Battles – Tonto+

1 out of 5

Label: Warp

Produced by: Various

I’m curious what the first remix album of this type was. I feel like it’s a “thing” now, or was for a few years – for indie or rock bands, and specifically those making the kind of stuff you wouldn’t necessarily think of as club anthems, to drop albums where their songs are given dance beats – and I’m frankly not sure I’ve ever quite understood the point, or understood the need. If an artist was inspired to remix a particular track, sure, and there have been some instances of this that feel like fully considered projects, and in both those cases, I still can’t say the results are generally for me, but I respect the concept more. 

But in many instances – say, Battles’ Tonto remix EP – I just feel like I’m hearing indie kids try to cover for the fact that maybe they like some dance music (because that’s not as “cool?”) by farming out some songs to clouty electronic / hip-hop artists, and then we ALL just nod and agree it’s fun, so that we all have the same excuse for our Junior Vazquez albums or something.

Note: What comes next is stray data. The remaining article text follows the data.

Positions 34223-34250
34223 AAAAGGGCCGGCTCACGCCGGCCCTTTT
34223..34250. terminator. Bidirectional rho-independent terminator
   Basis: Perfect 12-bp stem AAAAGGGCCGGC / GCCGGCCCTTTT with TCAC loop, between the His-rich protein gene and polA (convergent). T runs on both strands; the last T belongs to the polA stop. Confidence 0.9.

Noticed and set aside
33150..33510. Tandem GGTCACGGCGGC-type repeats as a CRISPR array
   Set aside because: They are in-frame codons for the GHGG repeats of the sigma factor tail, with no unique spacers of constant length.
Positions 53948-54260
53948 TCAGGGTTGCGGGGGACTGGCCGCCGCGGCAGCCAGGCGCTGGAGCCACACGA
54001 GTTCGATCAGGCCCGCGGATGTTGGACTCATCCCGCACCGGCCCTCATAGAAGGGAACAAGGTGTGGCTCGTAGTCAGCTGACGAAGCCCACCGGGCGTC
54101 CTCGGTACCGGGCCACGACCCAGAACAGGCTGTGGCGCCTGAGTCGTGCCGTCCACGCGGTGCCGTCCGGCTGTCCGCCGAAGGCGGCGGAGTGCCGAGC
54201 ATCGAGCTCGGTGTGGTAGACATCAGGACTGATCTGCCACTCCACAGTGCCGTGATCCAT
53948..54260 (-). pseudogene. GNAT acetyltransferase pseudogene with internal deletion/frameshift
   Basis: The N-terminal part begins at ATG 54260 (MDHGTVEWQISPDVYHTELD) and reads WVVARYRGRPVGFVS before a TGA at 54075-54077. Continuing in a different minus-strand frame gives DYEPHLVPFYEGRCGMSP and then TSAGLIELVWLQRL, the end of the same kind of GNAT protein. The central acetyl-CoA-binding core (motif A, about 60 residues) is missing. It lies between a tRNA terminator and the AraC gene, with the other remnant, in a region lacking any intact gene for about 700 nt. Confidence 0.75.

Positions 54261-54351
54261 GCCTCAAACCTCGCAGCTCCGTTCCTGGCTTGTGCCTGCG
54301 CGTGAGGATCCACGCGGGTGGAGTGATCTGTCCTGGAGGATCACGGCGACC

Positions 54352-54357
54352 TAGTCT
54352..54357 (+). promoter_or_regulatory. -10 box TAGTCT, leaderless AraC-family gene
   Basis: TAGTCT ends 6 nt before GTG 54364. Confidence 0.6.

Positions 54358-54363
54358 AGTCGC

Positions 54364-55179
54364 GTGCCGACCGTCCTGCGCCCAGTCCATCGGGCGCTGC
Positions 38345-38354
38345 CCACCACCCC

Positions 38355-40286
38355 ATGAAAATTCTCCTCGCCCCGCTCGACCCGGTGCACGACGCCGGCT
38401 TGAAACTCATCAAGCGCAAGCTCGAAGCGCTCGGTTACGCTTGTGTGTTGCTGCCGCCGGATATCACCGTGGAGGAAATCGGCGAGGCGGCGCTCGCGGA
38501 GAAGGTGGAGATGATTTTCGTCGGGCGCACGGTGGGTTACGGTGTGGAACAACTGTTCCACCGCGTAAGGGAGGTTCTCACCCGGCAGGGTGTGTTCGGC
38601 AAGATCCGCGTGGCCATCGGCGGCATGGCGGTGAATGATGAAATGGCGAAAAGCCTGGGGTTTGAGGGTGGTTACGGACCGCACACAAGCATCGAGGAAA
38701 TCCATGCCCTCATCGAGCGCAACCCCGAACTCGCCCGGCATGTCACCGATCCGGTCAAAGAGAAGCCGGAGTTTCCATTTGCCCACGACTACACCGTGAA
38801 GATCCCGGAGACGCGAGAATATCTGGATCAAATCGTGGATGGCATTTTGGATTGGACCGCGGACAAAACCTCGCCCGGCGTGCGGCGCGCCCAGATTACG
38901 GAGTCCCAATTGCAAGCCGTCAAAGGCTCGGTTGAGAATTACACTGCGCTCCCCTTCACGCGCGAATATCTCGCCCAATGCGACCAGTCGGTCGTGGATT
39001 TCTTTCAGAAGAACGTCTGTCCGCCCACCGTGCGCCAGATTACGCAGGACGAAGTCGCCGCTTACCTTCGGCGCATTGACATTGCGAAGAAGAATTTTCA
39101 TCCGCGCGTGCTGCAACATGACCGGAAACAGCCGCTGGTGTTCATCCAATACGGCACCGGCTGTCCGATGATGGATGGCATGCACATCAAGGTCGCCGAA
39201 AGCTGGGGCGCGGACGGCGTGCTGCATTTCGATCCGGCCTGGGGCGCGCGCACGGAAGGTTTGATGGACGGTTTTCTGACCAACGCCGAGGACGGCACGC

Yes, this is incredibly dismissive, and to be fair, Battles is surely closer to something that makes sense for a remix, given its beat-based – albeit via drums – approach and, sure, generally dancey vibe. But still, this doesn’t make sense to me. You get the album version of Tonto, and then two remixes which do not step very far from the path of the original – muting or playing up elements, but otherwise sticking to the plan. Then a live version of Leyendecker, which is good to hear how such a complex band like Battles pulls off their shtick live, but firstly this isn’t a great recording (elements fade in and out of fidelity, and you can only really hear the “details” because you know they’re supposed to be there), and secondly its swerves away from the album version don’t benefit the song, sounding rather like “this is all we can do live” as opposed to worthwhile flourishes. Lastly, a Leyendecker remix with rapping from Joell Ortiz, which, skills of the emcee aside, just… doesn’t work as a style mash-up. 

Essentially: I can’t think of any reason to listen to this single. To my ears, the remixes aren’t especially rewarding or effective, and the live song lags behind the studio version in several ways. The DVD has music videos; nothing hard to find online nowadays (or even when this was released!).